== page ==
A.H. Khan, J.
1. The facts giving rise to thin second appeal shortly stated are that the plaintiff Agar-chand and his son Kasturchand both rented a house to Hiralal and Shriram the. main defendants in this case. The plaintiff Agarchand filed this suit against Hiralal and Shriram for the recovery of rent due. The defence was that the rent had been paid to Kasturchand one of the co-owners of the house. Katsurchand the co-owner was also implead-ed as a defendant in this case and he admits that he received the rent.
The trial court decreed the suit of the plaintiff and this decision was affirmed in appeal by the Additional District Judge, Bhind. Now this is defendants' second appeal.
2. The short question for determination in this appeal is whether the payment of rent by the tenants to one of the two co-owners absolves them from the further responsibility of paying rent to the plaintiff. The trial court appears to have been confused by the number of rulings that were cited in this case. Section 38 of the Contract Act makes it abundantly clear that an offer to one of the several joint promisees has the same legal consequence as an offer to all of them. Thus money tendered to and accepted by Kasturchand is money paid to the plaintiff. The plaintiff of course can claim his share from Kasturchand.
3. My attention has been invited to a decision of the Madras High Court Chockalingam Chetty v. Periya Karuppa Chetty, AIR 1916 Mad 208 (A), in which it is said that where a tenant pays the entire rent due from him to one of the co-sharers, he can escape liability to the other, if he shows that his payment of the rent to the co-sharers was one made bona fide. With great respect to this decision, I do not find anything in Section 38 of the Contract Act, about the payment being made bona fide or otherwise.
The elementary principle of interpreting a statute is that when the words of a statute are precise and unambiguous, no more is necessary than to expound them in then natural and ordinary sense. The words themselves best declare the intention of of the Legislature. In Barrel v. Fordree, (1932) AC 676 at p. 682 (B), it has been observed that the safer and more correct course of dealing with a question of construction is to take the words themselves and arrive if possible at their meaning without, in the first place, reference to cases.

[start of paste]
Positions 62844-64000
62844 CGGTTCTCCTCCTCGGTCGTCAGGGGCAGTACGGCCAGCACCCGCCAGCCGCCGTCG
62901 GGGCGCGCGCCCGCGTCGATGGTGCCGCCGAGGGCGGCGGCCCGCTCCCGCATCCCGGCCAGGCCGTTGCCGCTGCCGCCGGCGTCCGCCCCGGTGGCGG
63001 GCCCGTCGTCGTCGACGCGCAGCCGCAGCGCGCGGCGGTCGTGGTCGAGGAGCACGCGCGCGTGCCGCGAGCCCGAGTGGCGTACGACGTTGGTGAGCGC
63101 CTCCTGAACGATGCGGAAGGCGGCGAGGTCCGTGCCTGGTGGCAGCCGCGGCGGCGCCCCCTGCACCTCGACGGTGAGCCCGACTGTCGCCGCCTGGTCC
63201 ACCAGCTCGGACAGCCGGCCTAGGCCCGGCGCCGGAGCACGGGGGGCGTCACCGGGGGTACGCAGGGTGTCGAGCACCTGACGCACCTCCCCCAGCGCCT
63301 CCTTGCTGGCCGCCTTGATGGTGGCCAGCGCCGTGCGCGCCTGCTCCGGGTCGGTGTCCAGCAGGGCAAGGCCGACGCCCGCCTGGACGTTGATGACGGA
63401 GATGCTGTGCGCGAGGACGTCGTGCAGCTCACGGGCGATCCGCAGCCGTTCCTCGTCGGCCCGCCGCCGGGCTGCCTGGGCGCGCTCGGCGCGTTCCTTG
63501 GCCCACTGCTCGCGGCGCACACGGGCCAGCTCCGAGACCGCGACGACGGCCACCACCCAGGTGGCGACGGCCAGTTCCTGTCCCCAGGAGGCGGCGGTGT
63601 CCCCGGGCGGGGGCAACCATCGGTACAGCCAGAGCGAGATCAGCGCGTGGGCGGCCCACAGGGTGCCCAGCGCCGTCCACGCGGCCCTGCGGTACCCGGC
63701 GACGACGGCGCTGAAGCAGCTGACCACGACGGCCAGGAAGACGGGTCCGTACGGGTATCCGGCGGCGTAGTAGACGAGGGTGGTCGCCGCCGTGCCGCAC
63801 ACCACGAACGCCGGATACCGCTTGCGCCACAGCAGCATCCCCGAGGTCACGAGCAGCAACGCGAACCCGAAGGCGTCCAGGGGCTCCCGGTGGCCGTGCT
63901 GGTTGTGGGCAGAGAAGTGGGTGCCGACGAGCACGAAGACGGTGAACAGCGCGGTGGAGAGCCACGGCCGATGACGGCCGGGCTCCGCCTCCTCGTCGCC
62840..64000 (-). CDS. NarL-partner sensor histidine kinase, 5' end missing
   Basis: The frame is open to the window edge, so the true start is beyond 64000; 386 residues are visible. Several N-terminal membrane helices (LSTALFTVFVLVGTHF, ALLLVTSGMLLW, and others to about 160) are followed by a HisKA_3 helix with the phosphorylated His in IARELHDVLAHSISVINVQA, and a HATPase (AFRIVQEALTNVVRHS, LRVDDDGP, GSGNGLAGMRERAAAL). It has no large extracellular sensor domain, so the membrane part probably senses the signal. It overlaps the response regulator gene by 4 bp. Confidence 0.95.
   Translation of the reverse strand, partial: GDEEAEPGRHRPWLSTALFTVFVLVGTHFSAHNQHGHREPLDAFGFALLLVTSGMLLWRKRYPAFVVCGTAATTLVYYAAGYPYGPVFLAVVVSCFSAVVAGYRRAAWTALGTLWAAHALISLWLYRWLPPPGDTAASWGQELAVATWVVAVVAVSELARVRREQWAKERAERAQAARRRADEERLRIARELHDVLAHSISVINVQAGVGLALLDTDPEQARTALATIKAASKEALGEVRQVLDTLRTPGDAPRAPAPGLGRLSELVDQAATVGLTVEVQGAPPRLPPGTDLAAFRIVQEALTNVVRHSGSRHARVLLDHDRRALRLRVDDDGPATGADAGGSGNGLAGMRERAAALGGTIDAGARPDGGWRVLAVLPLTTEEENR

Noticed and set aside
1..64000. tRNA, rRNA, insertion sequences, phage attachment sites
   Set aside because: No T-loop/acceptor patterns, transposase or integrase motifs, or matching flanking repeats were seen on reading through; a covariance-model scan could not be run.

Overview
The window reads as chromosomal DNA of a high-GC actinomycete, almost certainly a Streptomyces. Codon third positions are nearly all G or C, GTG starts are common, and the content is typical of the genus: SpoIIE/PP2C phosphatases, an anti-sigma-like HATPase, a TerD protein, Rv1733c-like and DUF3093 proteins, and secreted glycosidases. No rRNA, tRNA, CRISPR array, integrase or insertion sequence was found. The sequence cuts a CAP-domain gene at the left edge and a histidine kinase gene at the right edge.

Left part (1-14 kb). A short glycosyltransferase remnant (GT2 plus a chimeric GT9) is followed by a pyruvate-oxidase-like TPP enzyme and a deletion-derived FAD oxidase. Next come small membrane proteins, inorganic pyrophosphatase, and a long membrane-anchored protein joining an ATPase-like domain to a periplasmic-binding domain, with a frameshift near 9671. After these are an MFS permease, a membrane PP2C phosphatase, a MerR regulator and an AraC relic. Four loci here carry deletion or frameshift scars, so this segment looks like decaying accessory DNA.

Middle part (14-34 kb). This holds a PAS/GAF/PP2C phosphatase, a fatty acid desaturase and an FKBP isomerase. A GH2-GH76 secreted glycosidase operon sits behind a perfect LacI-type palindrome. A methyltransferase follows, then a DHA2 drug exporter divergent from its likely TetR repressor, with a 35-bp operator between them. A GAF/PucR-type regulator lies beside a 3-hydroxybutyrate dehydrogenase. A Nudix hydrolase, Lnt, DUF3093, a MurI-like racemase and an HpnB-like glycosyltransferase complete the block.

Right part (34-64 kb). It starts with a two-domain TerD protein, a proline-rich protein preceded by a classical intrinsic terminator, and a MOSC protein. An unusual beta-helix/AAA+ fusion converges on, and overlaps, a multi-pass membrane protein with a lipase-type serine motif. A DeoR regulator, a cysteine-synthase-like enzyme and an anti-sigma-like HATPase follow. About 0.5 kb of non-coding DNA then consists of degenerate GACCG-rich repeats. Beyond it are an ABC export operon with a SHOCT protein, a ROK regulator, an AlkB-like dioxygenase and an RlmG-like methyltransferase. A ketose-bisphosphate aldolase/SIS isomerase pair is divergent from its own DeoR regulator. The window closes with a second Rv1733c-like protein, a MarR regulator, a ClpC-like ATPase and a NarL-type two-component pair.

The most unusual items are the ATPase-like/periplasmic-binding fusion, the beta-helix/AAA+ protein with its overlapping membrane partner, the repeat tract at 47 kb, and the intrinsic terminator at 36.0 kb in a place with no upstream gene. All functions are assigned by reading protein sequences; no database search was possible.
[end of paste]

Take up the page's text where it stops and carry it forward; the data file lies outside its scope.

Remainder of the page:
4. In this case it has been proved that the payment of rent has been made to one of the co-owners, and, it is neither just nor equitable that the tenants should be now asked to pay over again to other co-owner. It is, as I have said already open to the co-owner to bring a suit for the recovery of his share, but to saddle the tenant to pay over the entire amount again to the other co-owner is most unjust.
5. It is argued that the plaintiff alone is the owner of the house and that Kasturchand is not a co-owner. But the rent-note which is on the record and which is the basis of the suit contains the names of both. And in this case no declaration is sought that the name of Kasturchand has been wrongly and fraudulently included in the rent-note. If this rent-note was wrongly and fraudulently executed, then according to Section 39 of the Specific Relief Act, the plaintiff, having a reasonable apprehension that such instrument would cause serious injuries to him, ought to have filed a suit for its cancellation, But he has not done so. I find no substance in the plea that the plaintiff alone is the owner of the house.
6. For reasons stated above, the appeal is allowed with costs throughout to defendants No. 1and 2 and the decisions of both the courts below are set aside.